So it looks like immigration may be the culprit, but maybe we should do some statistical analysis just to make sure. Okay .. let's see if I can remember how to do this. Open the crunch-o-matic number cruncher ... put the data here ... feed the thread around the post ... put the bobbin in the hole ... ah, screw it. Here's another graph:

Looks like a smiley face. See, what happened was that vacancy rates actually dropped in the 1990s as immigration dropped. Maybe there is something else at work. What we do know is that apartment construction dropped off the map in the 90s:

... possibly because they began to realize that more often than not rent increases were not keeping up with inflation:

... and eventually our lack of apartments caught up with us as immigration picked up and now we have a vacancy rate of nothing.

If rent controls weren't a factor, then why would the government implement a 20 year exemption on rent controls to encourage new development? I remain unconvinced that rent controls are not the problem. The exemption should help, but as per usual when government regulations meddle in the functioning of a market, the market gets all fucked up and can't reach equilibrium. Hugh Grant should know something about equilibrium. He's an economics prof.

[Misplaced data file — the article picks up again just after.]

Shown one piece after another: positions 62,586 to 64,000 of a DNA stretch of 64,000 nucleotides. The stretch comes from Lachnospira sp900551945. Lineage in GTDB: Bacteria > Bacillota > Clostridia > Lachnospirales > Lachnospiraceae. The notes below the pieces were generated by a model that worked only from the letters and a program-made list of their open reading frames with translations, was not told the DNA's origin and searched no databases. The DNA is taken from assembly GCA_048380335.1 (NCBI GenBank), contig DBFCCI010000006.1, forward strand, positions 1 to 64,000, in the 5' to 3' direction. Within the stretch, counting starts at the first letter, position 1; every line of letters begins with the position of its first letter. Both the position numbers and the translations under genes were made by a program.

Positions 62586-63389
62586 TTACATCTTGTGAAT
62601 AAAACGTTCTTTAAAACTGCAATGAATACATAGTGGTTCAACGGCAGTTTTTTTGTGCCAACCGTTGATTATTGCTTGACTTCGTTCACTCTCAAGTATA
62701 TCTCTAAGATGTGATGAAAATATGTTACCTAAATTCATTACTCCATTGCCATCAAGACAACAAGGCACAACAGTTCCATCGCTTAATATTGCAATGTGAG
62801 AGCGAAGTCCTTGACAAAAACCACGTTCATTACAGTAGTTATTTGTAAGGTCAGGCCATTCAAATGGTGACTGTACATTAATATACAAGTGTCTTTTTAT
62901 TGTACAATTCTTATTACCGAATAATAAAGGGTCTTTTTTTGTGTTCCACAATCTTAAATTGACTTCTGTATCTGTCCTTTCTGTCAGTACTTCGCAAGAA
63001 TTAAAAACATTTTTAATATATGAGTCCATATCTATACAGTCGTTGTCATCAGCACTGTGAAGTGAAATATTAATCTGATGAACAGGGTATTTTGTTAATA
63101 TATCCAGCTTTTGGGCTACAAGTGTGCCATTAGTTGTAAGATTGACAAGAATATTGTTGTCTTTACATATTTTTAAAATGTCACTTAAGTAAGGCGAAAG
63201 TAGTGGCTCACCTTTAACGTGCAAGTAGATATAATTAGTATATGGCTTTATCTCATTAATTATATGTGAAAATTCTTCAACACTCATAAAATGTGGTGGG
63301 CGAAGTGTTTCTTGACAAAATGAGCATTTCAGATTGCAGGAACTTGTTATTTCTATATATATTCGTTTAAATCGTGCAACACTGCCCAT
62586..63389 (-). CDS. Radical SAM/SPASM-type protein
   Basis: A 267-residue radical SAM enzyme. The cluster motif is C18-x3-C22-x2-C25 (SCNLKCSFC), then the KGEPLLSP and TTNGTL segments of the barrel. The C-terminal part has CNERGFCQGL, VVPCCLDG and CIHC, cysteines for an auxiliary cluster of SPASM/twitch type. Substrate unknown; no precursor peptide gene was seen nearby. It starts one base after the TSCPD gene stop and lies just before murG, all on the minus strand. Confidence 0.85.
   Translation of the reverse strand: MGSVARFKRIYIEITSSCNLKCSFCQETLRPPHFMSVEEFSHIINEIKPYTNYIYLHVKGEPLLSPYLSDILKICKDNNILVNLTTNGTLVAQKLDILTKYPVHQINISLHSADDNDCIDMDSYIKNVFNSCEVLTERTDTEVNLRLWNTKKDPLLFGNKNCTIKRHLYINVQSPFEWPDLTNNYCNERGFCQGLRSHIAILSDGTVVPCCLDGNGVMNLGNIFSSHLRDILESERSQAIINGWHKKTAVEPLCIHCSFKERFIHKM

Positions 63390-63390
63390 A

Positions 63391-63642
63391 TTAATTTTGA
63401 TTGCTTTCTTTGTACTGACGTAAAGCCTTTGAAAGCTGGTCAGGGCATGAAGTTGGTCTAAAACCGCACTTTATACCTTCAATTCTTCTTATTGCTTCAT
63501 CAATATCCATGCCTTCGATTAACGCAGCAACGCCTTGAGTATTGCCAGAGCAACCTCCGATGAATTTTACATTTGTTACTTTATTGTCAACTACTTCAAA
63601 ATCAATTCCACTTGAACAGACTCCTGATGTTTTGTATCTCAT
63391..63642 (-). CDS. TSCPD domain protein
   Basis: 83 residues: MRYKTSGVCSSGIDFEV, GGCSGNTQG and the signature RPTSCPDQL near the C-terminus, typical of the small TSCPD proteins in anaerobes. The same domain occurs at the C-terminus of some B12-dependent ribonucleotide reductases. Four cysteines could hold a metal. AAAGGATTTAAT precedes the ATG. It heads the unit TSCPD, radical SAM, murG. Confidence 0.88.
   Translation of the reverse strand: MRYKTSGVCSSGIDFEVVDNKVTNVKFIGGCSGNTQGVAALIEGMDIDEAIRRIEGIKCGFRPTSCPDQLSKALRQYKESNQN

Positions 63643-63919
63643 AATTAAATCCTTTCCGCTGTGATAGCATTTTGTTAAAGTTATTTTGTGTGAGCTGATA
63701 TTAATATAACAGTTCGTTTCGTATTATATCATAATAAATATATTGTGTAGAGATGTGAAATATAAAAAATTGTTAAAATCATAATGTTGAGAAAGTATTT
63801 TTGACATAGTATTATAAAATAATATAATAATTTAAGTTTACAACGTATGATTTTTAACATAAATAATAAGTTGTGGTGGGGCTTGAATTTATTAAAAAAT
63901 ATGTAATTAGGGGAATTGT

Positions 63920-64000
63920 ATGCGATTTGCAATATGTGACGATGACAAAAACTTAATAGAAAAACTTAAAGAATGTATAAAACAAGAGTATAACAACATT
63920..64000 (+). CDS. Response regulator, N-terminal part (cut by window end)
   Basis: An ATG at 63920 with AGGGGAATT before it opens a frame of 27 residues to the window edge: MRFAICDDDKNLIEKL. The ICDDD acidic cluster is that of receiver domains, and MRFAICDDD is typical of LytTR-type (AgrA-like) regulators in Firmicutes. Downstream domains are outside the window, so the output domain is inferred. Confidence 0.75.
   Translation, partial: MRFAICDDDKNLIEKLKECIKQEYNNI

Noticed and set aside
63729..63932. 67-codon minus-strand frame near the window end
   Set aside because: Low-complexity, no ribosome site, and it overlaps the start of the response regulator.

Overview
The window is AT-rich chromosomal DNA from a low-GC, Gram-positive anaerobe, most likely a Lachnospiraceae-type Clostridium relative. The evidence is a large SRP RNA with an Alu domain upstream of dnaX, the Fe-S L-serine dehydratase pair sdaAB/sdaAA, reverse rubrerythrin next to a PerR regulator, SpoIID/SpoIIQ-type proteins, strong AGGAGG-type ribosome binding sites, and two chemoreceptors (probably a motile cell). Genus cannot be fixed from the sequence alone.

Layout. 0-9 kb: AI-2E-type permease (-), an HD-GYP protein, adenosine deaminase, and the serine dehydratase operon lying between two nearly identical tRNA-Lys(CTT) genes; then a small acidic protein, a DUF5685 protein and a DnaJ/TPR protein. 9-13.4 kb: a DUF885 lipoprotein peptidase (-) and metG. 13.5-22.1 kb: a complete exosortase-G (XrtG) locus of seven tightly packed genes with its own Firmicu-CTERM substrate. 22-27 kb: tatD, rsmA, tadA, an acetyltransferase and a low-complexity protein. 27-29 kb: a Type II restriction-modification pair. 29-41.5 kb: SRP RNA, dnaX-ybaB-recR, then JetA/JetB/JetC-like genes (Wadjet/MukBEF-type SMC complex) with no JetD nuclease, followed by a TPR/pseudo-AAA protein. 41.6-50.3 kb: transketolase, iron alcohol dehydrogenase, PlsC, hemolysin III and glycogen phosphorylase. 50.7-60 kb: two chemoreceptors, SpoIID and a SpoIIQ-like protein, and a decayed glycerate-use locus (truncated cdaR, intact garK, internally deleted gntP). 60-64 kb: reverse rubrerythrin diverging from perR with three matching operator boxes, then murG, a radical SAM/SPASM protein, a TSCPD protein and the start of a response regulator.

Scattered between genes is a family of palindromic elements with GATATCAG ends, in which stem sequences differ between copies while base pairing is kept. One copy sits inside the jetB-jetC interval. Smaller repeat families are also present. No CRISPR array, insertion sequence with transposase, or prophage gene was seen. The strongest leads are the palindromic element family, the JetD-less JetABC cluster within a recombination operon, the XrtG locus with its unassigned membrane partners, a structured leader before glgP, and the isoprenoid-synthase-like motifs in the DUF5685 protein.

RM said...

Perhaps Mr. Grant is an NDP economics professor. They use different methods to come to conclusions than a "regular" economics professors do. Like the east side economics, the balanced budget economics, and so on.

cherenkov said...

Perhaps. The Department of Economics at the U of M is known as being left-leaning. The economics department at the U of W is probably even more so.

Gustav Nelson said...

I think there is some truth in that story of immigration, however not enough to be the cause of the problem.

I agree rent controls in addition to increased zoning restrictions have been the cause for such a low vacancy rate.

After all, increased demand is supposed to signal an increase in supply? No?

John Dobbin said...

The one thing the professor mentioned was not keeping rent control so tight as to affect a return on the investment. To that end, many of the increases allowed have not kept up win inflation.

Moreover, condo conversions are accelerating and unlike other provinces there are no controls for that. Landlords who don't like their prospects on rent will covert units.